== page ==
Postby kilanta » Fri May 24, 2013 9:39 am

Sam Vara wrote:
If beings knew, as I know, the results of giving & sharing, they would not eat without having given, nor would the stain of selfishness overcome their minds


I have always thought this one is as tantalising as it is inspirational. What did he know? What are those results? And perhaps just as importantly, how did he know them?


One result -- a very mundane and not connected to buddhism in any way -- is for most people to feel good, also about themselves, because the act of giving produces that result in most of us, maybe socio- or psychopaths excluded. I hope this is not what the writer meant, though.
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Re: Itivuttaka 1.26 Giving

Postby santa100 » Fri May 24, 2013 2:40 pm

Sam Vara wrote:What did he know? What are those results? And perhaps just as importantly, how did he know them?


From the verse section:
Having given much food as offerings
To those most worthy of offerings,
The donors go to heaven
On departing the human state.
Having gone to heaven they rejoice,
And enjoying pleasures there,
The unselfish experience the result
Of generously sharing with others


Without the Supernatural power of clairvoyance of the Buddha, we could only infer the bliss up there in deva world must be quite spectacular. This sutta reminds me of the skillful means the Buddha employ to get prince Nanda to let go of sensual pleasures with the promise of heavenly sensual pleasures:

When they arrived at the Park, the Buddha questioned Nanda regarding whether he might become a Monk. Although Nanda had just wedded the beautiful Janapada Kalyāni,[1][2] that same day, he took ordination and joined the community of Monks.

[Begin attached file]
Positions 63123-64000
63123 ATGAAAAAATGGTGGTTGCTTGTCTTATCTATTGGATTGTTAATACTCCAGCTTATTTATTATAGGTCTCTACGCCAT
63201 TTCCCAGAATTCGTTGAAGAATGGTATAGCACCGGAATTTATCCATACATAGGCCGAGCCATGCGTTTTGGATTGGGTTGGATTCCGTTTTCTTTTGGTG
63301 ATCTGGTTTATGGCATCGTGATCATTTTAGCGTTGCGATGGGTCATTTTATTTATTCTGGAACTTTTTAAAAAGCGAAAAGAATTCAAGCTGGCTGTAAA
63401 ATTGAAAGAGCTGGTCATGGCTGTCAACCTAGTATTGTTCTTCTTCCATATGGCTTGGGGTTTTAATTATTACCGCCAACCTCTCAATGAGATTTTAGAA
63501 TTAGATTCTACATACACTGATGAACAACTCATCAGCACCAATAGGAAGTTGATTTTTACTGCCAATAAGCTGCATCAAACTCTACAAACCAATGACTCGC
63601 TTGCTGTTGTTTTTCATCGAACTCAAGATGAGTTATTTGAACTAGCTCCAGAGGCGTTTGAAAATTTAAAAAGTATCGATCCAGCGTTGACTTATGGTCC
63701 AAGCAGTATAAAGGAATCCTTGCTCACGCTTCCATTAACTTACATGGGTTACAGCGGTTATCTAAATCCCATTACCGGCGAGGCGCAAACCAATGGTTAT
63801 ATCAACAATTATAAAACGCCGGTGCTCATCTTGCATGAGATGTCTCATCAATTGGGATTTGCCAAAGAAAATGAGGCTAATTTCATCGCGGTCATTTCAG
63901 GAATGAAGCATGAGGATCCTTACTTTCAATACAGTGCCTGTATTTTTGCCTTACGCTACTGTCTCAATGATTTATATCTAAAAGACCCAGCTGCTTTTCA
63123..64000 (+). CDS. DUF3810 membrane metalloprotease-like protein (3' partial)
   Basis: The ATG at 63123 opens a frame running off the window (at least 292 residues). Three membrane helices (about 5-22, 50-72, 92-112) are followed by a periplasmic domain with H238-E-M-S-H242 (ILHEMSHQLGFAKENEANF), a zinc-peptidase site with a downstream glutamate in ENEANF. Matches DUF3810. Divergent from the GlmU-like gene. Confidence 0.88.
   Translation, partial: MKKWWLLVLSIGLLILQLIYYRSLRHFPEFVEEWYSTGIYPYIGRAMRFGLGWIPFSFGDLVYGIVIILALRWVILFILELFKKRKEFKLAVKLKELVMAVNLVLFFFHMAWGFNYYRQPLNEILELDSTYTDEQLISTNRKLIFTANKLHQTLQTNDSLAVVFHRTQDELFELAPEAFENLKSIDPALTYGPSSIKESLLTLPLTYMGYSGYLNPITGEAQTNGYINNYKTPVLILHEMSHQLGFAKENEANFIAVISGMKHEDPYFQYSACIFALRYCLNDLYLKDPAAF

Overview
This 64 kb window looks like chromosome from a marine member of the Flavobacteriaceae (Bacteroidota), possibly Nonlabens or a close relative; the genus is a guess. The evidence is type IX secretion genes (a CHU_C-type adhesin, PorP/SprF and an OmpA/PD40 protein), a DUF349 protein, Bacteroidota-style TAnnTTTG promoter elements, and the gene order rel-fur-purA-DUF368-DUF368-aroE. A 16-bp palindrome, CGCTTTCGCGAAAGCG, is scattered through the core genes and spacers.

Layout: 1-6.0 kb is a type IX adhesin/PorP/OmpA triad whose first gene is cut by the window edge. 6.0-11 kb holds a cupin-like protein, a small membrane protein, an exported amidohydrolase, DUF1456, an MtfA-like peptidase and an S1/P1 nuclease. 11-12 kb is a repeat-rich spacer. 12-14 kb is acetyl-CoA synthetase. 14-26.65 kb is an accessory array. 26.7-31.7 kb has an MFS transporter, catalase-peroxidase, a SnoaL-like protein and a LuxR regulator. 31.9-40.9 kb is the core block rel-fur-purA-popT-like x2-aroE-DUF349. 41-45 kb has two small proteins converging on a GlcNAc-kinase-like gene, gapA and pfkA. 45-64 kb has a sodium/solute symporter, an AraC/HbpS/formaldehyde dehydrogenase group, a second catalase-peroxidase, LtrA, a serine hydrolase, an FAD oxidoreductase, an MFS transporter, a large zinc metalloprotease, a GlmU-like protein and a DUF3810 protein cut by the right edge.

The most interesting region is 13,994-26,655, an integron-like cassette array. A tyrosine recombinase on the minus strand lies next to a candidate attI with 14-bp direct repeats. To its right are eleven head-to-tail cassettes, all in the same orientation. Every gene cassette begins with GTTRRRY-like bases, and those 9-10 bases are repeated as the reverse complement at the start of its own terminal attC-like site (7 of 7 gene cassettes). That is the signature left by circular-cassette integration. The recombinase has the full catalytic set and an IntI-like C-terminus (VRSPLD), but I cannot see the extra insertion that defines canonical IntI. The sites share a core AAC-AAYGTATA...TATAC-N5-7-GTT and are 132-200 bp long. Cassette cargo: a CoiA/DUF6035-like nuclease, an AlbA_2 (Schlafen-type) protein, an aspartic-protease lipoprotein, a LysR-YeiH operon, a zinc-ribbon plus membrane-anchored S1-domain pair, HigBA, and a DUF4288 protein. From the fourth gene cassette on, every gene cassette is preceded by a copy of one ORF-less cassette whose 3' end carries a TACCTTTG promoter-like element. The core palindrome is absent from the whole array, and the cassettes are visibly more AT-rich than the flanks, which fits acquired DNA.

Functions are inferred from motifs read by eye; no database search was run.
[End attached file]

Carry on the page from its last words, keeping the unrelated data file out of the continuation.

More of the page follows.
However, Nanda enjoyed no spiritual happiness. His thoughts were constantly directed towards to Janapada Kalyāni and his heart pined for her.
Learning of this, the Buddha took Nanda on a journey to Tavatimsa Heaven or Trāyastriṃśa. On the way Nanda saw a she-monkey that had lost her ears, nose and tail in a fire, clinging to a charred stump. When they reached the heaven abode, Nanda saw beautiful celestial nymphs and the Buddha asked Nanda: "Which do you consider more beautiful? Those nymphs or Janapada Kalyāni?"
Nanda replied: "Venerable Sir, Janapada Kalyāni looks like the scalded she-monkey, compared to those nymphs."
The Buddha said: "Cheer up Nanda. I promise that you will join the company of those nymphs if you persist as I bid you and take pleasure in living the Holy Life."
Upon hearing this, Nanda practiced diligently with the object of winning the celestial nymphs. However, when the other monks learned of Nanda's wish they ridiculed him and he eventually saw his motive as base, and renouncing desire, attained Arhatship.
There is a poem in Theragatha collection of verses believed to have been authored by Nanda praising the Buddha for having become an arahant.[3]
Abeysekera writes: "On realizing the exquisite happiness of Nibbana, Nanda approached the Buddha and thanked Him respectfully by saying, "Lord I release you from your promise of celestial bliss." The Buddha then informed Nanda that He had been released from the promise the moment he had reached the supreme bliss of Nibbana, because the bliss of Nibbana was greater and transcended any celestial bliss